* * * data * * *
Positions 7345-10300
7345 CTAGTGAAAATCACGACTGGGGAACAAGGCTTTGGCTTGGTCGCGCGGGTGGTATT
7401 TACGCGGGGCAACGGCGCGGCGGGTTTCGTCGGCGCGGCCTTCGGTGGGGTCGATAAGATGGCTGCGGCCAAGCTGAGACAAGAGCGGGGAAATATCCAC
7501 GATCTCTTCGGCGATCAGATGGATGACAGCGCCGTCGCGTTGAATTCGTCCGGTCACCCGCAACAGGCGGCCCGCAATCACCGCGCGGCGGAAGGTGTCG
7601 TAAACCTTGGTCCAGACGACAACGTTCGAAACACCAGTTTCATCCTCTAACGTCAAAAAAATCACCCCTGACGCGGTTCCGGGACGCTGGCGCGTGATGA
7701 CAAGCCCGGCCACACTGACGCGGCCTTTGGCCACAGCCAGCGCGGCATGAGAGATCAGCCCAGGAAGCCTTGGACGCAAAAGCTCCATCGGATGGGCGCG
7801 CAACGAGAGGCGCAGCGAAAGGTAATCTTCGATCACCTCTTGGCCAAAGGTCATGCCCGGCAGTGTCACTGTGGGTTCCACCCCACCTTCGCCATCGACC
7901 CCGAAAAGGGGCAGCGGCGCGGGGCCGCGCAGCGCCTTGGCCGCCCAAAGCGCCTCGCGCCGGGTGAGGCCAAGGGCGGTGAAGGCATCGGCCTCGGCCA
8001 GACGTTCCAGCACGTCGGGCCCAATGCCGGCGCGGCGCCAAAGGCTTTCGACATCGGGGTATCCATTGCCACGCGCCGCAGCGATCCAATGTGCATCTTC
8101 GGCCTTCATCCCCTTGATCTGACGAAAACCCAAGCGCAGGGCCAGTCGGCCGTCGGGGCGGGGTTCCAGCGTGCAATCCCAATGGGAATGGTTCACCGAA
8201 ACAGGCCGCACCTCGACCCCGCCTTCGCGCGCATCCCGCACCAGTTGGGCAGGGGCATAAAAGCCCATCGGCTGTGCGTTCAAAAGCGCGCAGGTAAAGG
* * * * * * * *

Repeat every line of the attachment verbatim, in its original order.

Positions 7345-10300
7345 CTAGTGAAAATCACGACTGGGGAACAAGGCTTTGGCTTGGTCGCGCGGGTGGTATT
7401 TACGCGGGGCAACGGCGCGGCGGGTTTCGTCGGCGCGGCCTTCGGTGGGGTCGATAAGATGGCTGCGGCCAAGCTGAGACAAGAGCGGGGAAATATCCAC
7501 GATCTCTTCGGCGATCAGATGGATGACAGCGCCGTCGCGTTGAATTCGTCCGGTCACCCGCAACAGGCGGCCCGCAATCACCGCGCGGCGGAAGGTGTCG
7601 TAAACCTTGGTCCAGACGACAACGTTCGAAACACCAGTTTCATCCTCTAACGTCAAAAAAATCACCCCTGACGCGGTTCCGGGACGCTGGCGCGTGATGA
7701 CAAGCCCGGCCACACTGACGCGGCCTTTGGCCACAGCCAGCGCGGCATGAGAGATCAGCCCAGGAAGCCTTGGACGCAAAAGCTCCATCGGATGGGCGCG
7801 CAACGAGAGGCGCAGCGAAAGGTAATCTTCGATCACCTCTTGGCCAAAGGTCATGCCCGGCAGTGTCACTGTGGGTTCCACCCCACCTTCGCCATCGACC
7901 CCGAAAAGGGGCAGCGGCGCGGGGCCGCGCAGCGCCTTGGCCGCCCAAAGCGCCTCGCGCCGGGTGAGGCCAAGGGCGGTGAAGGCATCGGCCTCGGCCA
8001 GACGTTCCAGCACGTCGGGCCCAATGCCGGCGCGGCGCCAAAGGCTTTCGACATCGGGGTATCCATTGCCACGCGCCGCAGCGATCCAATGTGCATCTTC
8101 GGCCTTCATCCCCTTGATCTGACGAAAACCCAAGCGCAGGGCCAGTCGGCCGTCGGGGCGGGGTTCCAGCGTGCAATCCCAATGGGAATGGTTCACCGAA
8201 ACAGGCCGCACCTCGACCCCGCCTTCGCGCGCATCCCGCACCAGTTGGGCAGGGGCATAAAAGCCCATCGGCTGTGCGTTCAAAAGCGCGCAGGTAAAGG